Essays Have No Great Meaning; They Exist to Discover, Not Decree

Cape Times (South Africa), June 7, 2013 | Go to article overview

Essays Have No Great Meaning; They Exist to Discover, Not Decree


No doubt, the first time you heard the word "essay" it was at school and, to varying degrees of discomfort, it was a part of the arsenal required for you to pass high school.

Learning a word at school often augurs badly for the concept it shorthands.

Although I didn't have a horror of writing essays - mine were confined to things mathematical - I didn't realise until very late in life that essays are a deeply satisfying way to spend reading time, on top of being an amusing way to learn new ways of looking. For the essay - though many things - has very special powers of observation, afforded it by its elastic form, and its tolerance of both heart and head in its discursions.

An essay is nothing at all like the things you had to do at school. And if you haven't read Normal Mailer, Tom Wolfe, Katha Pollitt, George Orwell, Christopher Hitchens, David Sedaris, Siri Hustvedt, David Wallace Foster, Joan Didion and Dave Eggers, then you won't know just how different the two types of "essay" are.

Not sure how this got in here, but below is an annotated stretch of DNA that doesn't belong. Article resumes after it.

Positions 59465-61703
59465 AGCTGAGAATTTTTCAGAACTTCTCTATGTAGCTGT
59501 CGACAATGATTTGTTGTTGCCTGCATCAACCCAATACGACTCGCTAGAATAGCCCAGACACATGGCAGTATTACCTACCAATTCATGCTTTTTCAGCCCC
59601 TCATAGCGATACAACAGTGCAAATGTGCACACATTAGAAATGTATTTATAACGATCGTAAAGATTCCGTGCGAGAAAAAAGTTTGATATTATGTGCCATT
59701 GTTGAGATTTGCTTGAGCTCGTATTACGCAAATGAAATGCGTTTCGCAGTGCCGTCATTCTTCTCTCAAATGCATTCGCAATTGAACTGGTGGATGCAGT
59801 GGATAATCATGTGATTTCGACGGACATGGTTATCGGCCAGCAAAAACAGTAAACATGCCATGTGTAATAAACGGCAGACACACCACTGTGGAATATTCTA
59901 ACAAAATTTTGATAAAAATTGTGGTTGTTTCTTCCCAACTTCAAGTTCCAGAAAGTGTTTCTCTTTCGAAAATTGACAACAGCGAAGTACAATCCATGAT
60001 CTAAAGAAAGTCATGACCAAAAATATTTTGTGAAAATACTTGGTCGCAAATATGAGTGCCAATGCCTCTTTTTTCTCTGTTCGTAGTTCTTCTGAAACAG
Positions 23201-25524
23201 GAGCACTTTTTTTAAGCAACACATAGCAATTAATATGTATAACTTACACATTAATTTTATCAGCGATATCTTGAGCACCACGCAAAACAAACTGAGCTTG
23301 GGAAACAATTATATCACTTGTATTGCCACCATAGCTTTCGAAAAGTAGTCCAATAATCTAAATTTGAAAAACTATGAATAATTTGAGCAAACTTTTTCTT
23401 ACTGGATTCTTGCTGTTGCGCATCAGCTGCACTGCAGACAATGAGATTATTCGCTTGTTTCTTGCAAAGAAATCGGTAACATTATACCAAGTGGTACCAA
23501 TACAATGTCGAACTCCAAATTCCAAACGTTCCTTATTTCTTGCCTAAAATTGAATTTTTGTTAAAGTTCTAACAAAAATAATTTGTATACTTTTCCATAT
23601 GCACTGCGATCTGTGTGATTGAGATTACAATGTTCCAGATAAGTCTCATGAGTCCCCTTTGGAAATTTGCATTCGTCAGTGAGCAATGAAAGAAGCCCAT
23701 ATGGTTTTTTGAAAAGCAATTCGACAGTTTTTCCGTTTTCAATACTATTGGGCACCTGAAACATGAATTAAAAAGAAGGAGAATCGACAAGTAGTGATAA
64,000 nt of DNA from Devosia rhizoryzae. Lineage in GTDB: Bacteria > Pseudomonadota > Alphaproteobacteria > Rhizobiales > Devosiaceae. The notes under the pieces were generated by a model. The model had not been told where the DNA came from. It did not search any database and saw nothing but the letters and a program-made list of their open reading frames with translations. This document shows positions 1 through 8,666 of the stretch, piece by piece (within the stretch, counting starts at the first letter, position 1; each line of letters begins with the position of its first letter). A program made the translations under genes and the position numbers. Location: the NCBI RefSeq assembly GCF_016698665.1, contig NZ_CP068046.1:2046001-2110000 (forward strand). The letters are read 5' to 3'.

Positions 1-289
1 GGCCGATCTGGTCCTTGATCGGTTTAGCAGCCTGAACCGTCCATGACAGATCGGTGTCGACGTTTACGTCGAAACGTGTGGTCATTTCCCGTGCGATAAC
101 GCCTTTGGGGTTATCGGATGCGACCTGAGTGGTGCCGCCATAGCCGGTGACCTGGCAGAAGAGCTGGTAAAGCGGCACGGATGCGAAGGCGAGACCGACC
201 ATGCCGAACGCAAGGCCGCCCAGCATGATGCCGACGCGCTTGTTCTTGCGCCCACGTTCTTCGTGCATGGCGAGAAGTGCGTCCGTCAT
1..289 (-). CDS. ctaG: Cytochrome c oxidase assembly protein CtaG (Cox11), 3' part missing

Oh, and Montaigne, of course. Michel de Montaigne, the father of the essay. Not, I admit, that I have read Montaigne's essays, but I am currently reading a book by Sarah Bakewell called How To Live.

It is a biography of Montaigne, but approached by looking at the questions he asked and the answers he explored.

"Explored" - not "found". Because an essay exists to discover, not to decree.

Bakewell says Montaigne's essays "have no great meaning, no point to make, no argument to advance. It does not have designs on you: you can do as you please with it".

Though some might find this too inconclusive, too fuzzy, his essays were a best-seller in his time and continue to be read 400 years later.

Montaigne is considered the father of the essay because that's what he called his work - a kind of writing that had not been seen before. …

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